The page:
Prior to the TramLab toolkits, the Larissa Underpass in Maroondah, Australia predicted a growing awareness and need for a gender-sensitive method for designing infrastructural spaces. The previously dark infrastructural area had been a place of risk and vulnerability for women and girls and was subsequently transformed using dynamic LED lighting, which changed along the thoroughfare and increased visibility and site lines to connect to a shared path network to a community garden. This interactive lighting assisted women and girls in managing feelings of vulnerability while passing through infrastructural spaces and is now acknowledged as a gender-sensitive approach to challenging public spaces.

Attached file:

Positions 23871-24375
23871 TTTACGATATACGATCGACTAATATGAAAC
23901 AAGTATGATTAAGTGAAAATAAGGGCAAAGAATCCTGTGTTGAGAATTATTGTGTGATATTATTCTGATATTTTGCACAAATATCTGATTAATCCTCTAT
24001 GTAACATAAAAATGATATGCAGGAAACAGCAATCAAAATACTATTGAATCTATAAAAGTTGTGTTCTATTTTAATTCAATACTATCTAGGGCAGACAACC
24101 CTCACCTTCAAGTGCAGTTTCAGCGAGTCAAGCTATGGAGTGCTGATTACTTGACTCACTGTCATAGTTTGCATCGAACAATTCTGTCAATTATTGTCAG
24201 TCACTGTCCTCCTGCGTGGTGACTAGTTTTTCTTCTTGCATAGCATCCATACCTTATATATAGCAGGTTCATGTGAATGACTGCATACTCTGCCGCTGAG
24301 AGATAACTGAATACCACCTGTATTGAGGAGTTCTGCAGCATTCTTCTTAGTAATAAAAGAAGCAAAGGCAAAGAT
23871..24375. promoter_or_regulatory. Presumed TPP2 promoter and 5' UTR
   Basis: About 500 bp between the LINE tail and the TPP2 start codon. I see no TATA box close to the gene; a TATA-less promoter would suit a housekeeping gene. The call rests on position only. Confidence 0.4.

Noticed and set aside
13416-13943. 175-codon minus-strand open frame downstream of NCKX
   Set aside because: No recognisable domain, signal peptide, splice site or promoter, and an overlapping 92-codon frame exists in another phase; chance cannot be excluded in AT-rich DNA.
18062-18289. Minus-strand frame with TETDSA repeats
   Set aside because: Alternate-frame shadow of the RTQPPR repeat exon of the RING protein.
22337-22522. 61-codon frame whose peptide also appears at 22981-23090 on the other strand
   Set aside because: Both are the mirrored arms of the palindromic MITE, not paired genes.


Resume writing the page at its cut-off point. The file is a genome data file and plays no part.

Larissa Underpass, Maroondah City Council, Victoria, 2013. Source: Monash University XYX Lab (Isabella Webb).

All these examples of gender-sensitive interventions increase the presence of women, and, as a result, make women feel safer. While singular urban solutions will not solve women’s concerns about risk and vulnerability, well-designed and gender-sensitive approaches to placemaking will increase activity around dawn and dusk and well into the evening, helping women and girls to feel more comfortable in these public spaces for more of the day. Public placemaking responses that center women and girls can transform women’s access and sense of belonging and, importantly, will avoid designing for an imagined default (male) user. The aim should be to reduce and eliminate, rather than reiterate and reinforce, women’s inequality in cites.


Nicole Kalms, She City: Designing out women’s inequity in cities (London: Bloomsbury Visual Arts, 2023), 120.


Clara Greed, “Making the Divided City Whole: Mainstreaming Gender into Planning in the United Kingdom,” Tijdschrift Voor Economische En Sociale Geografie 97, no. 3 (2006), 270.